by Philip Palmer
Review by John Berlyne
Orbit Paperback ISBN/ITEM#: 9781841496191
Date: 17 January 2008 List Price £10.00 Amazon US / Amazon UK /
A debut novel from British writer Philip Palmer that loudly and impressively announces its arrival.
Debatable Space is a much anticipated release from Orbit and proves to be one of those rare titles that actually lives up to the hype. An ambitious and wildly plotted space opera that promises great things from its author.
Reviewed this issue.
A book said to be about space pirates is bound to grab my attention, and Philip Palmer's frenetic debut novel Debatable Space certainly does that! In fact, Palmer's book, a much anticipated release from Orbit, not only grabs one's attention, it does so with jagged teeth, and then proceeds to shake viciously. Seldom have I read anything so relentlessly energetic, inventive and shamelessly ambitious -- all highly laudable qualities.
The core of this story concerns a happy band of very likable vagabonds under the command of one Flanagan, a character whose richly drawn back story tells of a previous career as a well-known blues musician, a slave, and rebel leader. Flanagan's team are equally exotic -- a wolf-man, a cat-woman, a hundred-year-old man trapped forever in the body of a 10-year-old boy, a being made entirely of light and fire. This eclectic mix typifies Palmer's approach -- for almost every SF convention you can think of is tossed into the mix here, and this provides a considerable amount of combustible fuel that doesn't half propel this novel forward.
Flanagan has a seriously grand plan. He kidnaps Lena, the mother of the Cheo -- essentially ruler of all human space -- and holds her for ransom. This scheme is, it turns out, considerably more complicated than we are initially told, and the consequent revelations -- both forward and backward in the timeline of the novel, consistently topping one another -- are the very building blocks of what we tend to think of as "operatic". Epic human themes are in play throughout the narrative of Debatable Space -- this is a high drama of revenge, jealousy, guilt, familial tensions, regret and … er … occasional genocide. A broad scope of human emotions and conditions are explored and examined.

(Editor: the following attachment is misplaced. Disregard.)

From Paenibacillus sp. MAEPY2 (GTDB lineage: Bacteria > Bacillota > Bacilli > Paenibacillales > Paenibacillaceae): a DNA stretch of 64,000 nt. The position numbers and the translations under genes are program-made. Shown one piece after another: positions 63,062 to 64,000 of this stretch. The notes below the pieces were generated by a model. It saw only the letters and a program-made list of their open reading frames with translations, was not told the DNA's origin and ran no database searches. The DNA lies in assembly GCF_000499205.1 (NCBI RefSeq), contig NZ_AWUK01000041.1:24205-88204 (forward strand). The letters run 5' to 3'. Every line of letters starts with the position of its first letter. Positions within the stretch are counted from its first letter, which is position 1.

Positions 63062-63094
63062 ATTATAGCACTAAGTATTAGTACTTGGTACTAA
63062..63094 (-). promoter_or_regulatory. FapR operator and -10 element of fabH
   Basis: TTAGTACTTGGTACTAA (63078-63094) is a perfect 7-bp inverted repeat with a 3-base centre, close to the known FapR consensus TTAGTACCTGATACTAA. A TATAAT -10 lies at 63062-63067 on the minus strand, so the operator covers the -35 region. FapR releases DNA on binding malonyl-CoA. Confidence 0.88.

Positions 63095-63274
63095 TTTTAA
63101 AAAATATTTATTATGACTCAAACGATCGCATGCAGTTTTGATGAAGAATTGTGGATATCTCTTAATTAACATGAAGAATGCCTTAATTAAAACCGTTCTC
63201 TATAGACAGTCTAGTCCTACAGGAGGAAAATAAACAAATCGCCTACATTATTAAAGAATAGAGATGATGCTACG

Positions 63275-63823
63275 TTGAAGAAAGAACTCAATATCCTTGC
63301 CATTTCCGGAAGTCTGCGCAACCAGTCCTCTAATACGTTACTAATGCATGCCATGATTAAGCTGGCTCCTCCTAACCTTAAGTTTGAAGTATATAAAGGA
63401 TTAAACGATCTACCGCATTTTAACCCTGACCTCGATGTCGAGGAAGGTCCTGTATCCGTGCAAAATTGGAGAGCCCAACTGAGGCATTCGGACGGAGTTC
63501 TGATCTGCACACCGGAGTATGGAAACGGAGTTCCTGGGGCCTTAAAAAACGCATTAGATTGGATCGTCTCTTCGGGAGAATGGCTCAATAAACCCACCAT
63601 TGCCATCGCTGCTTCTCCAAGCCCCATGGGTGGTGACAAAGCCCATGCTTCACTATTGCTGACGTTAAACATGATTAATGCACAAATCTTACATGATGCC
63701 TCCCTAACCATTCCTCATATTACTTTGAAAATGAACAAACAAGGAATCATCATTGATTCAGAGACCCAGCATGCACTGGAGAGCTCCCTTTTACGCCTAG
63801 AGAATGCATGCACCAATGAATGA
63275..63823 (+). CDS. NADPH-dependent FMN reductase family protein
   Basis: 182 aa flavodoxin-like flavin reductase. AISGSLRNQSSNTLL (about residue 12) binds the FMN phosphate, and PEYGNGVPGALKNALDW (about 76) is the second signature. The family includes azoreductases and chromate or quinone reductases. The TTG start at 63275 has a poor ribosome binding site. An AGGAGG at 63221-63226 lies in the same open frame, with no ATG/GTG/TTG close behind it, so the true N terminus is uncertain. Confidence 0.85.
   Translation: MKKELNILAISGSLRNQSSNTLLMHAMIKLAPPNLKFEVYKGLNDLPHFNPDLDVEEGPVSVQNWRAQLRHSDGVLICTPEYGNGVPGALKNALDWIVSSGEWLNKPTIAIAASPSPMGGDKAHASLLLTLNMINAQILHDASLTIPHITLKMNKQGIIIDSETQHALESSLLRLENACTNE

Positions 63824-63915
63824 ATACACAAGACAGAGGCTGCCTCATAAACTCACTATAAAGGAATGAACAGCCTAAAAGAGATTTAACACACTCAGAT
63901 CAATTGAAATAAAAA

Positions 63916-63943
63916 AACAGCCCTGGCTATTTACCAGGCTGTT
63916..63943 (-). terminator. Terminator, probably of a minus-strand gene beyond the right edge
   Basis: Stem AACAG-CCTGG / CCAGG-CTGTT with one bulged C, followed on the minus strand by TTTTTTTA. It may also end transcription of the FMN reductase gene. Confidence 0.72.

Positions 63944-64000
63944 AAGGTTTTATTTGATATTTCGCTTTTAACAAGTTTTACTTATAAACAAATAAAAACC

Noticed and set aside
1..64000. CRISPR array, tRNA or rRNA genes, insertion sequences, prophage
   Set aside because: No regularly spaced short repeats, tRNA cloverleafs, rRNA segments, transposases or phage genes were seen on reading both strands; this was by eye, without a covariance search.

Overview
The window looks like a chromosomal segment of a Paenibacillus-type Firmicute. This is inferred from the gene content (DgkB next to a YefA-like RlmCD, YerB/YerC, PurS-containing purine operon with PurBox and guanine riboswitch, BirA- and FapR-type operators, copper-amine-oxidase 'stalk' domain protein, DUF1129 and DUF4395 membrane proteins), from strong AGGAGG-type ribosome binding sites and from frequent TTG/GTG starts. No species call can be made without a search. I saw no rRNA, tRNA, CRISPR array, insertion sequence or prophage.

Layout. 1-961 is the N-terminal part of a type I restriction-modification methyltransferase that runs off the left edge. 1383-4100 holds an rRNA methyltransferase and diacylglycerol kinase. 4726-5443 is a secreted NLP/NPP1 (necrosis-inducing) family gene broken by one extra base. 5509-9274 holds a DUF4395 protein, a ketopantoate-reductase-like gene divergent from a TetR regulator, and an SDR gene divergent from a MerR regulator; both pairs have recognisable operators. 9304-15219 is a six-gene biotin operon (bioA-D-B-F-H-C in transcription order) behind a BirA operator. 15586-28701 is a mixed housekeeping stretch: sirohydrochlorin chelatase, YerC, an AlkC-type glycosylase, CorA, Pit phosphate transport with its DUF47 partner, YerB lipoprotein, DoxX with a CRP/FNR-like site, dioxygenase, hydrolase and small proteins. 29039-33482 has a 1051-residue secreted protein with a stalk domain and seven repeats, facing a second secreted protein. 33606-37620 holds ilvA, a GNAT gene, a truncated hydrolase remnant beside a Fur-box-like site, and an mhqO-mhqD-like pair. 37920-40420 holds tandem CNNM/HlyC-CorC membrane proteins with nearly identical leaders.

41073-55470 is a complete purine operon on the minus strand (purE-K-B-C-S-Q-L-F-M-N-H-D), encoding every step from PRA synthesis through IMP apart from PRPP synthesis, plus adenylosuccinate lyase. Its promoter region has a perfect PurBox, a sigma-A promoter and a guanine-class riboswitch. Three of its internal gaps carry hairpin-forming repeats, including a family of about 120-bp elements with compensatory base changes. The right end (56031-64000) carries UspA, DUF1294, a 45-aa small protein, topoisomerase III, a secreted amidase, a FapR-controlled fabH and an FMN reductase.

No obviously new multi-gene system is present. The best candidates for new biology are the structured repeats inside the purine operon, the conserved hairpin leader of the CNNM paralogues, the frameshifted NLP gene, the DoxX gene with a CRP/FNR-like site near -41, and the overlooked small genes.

Lena, who serves as the second main protagonist and POV character (though it seems everyone gets a chance to be the POV character at some point!) is just a brilliant piece of back story writing -- born in 2004, she relates her story with chilling pragmatism and hugely entertaining candour, wild and implausible though it often is. Palmer employs techniques and devices that allow Lena's narration to appear embellished -- which gives wonderful insight into this most vain and haughty of women, but we also experience the searing pain, the spectacular highs and lows, the gut-wrenching twists and turns this woman has experienced in her long, long life -- all of which add to the essentially operatic feel of the novel.
Palmer handles time and space with an almost devil-may-care attitude -- at times huge swathes of both pass by in a single sentence. This bold and unpretentious approach allows Palmer to examine Lena's life in near-contemporary times, and then to speculate rather cannily on how her world (being essentially our world) develops, before finally having a heap of fun employing sheer fantasy physics for the far future stuff. There are one or two critical issues arising from this, however -- occasionally Palmer will throw in a simile that doesn't quite compute, such as comparing a compressed space bomb explosion to the sound of a popping crisp packet. Additionally, as Palmer ramps up the action, he tends to play the "get out of jail" card a little too readily at times, with Flanagan and his crew managing to overcome impossible odds with alarming, sometimes ludicrous ease and regularity.
None of this though affects the terrific energy and wonderful ingenuity on display in Debatable Space. This is one of those rare books that holds your focus on every page, and feeds your imagination as it does so. It has a slightly -- and very welcome -- anarchic and wild feeling to it, perhaps best illustrated by some of the typographical tricks Palmer includes, clearly in homage to Bester, one of a number of SF influences the author acknowledges. It is very clear, however, that Palmer is a new, fresh, entirely original voice in British science fiction, and one that looks like he will be around, like Lena, for some considerable time.